Sarah Juliet Lauro in Avidly:
Graham Greene’s 1966 novel The Comedians, is the focal point of this class trip: we are there to gather material for a set of multi-media annotations that we hope to make available for free online. Greene wrote the book while living at the Hotel Oloffson in Port-au-Prince during the Duvalier regime, and the narrative wrestles— if only in the corner of its eye, seen in flittering references to the USA’s propping up of Papa Doc — with the larger issue of foreign involvement in Haiti.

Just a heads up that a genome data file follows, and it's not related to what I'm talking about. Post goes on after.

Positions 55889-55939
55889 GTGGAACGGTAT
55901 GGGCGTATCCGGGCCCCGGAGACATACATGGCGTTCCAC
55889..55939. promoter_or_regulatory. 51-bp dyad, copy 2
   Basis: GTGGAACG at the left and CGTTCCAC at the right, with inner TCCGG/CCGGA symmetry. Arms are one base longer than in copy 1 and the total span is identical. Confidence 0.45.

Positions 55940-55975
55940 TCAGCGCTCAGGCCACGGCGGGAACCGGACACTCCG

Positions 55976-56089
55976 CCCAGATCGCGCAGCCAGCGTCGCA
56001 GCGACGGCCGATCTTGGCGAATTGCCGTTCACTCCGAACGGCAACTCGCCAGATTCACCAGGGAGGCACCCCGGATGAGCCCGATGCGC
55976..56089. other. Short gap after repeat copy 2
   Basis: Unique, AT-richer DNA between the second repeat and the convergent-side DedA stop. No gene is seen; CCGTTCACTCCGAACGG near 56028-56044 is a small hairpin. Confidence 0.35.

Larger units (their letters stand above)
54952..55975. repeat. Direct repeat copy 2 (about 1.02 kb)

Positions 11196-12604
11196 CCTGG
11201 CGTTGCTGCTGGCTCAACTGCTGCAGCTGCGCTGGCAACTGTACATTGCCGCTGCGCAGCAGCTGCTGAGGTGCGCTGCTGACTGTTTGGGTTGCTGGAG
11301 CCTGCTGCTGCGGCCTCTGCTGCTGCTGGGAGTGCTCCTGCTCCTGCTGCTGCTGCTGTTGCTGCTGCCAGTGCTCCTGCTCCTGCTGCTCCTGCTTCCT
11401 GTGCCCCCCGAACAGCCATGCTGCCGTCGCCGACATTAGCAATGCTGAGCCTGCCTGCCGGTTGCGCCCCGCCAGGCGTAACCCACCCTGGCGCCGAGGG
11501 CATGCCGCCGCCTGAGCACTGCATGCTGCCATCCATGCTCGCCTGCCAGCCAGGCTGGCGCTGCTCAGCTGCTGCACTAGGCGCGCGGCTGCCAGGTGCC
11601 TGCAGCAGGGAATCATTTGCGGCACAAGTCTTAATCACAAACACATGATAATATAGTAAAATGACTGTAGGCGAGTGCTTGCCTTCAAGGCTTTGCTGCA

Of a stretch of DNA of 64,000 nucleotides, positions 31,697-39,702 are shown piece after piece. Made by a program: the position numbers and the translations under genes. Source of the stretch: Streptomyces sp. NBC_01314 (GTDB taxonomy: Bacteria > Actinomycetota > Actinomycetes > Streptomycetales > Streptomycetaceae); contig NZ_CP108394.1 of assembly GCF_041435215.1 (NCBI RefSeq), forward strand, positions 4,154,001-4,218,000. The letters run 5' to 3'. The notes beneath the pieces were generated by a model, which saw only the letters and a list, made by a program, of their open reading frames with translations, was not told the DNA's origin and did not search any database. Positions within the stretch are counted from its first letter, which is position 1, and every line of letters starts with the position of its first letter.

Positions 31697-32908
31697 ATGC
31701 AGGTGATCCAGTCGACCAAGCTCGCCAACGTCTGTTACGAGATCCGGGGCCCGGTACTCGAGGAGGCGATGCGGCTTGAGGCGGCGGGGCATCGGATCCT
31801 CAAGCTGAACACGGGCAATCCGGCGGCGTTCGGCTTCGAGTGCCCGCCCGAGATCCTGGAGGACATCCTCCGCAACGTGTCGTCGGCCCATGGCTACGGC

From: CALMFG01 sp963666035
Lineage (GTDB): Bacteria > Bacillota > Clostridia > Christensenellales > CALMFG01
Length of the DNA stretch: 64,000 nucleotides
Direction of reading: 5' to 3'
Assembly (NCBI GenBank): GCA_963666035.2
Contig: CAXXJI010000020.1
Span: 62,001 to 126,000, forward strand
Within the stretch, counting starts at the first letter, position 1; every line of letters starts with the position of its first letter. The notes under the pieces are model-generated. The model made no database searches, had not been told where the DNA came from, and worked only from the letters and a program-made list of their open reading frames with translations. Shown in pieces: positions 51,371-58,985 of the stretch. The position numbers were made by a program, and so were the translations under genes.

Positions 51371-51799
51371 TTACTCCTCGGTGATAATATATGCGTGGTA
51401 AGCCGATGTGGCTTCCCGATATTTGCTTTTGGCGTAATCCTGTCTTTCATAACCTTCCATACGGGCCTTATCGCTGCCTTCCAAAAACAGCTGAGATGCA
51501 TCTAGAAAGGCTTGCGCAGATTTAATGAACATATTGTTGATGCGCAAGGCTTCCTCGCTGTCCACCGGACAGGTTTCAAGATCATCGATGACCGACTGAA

Greene’s novel offers a unique perspective on outsiders in Haiti, particularly in the book’s searing depiction of the American couple Mr. and Mrs. Smith, a well-meaning but ridiculous pair who have come in the hopes of building a center for vegetarianism. Brown, the narrator, points out that, too poor to buy meat, the majority of the population are de facto herbivores, but this does not dissuade the Smiths in their mission to bring their brand of help to Haiti, believing as they do that carnivorous consumption leads to violence. In one of the most painful moments in the book, the reader is subjected to a bit of dramatic irony: Mr. Smith, glowing with self-satisfaction after giving a wad of cash to a legless beggar, fails to notice that he may just as well have painted the man with a bull’s-eye. As another begins to close in on this new prey, the imminent beating is obvious to the reader while Mr. Smith remains blissfully ignorant. This is also an apt parable for what many felt was happening to the aid pouring into Haiti from the US (not without strings attached) during the Duvalier regime: it never made it into the right hands. So, you’re damned if, like Smith, you do try to help. But you’re probably also a heartless asshole, like Brown, the callous European hotelier, if you don’t even care to try. The most succinct and telling characterization of this type of self-interested foreigner is Brown’s horribly unmoving one-line eulogy when he sees that his longtime servant, Joseph, has died fighting the dictatorship: “He used to make good rum-punches.”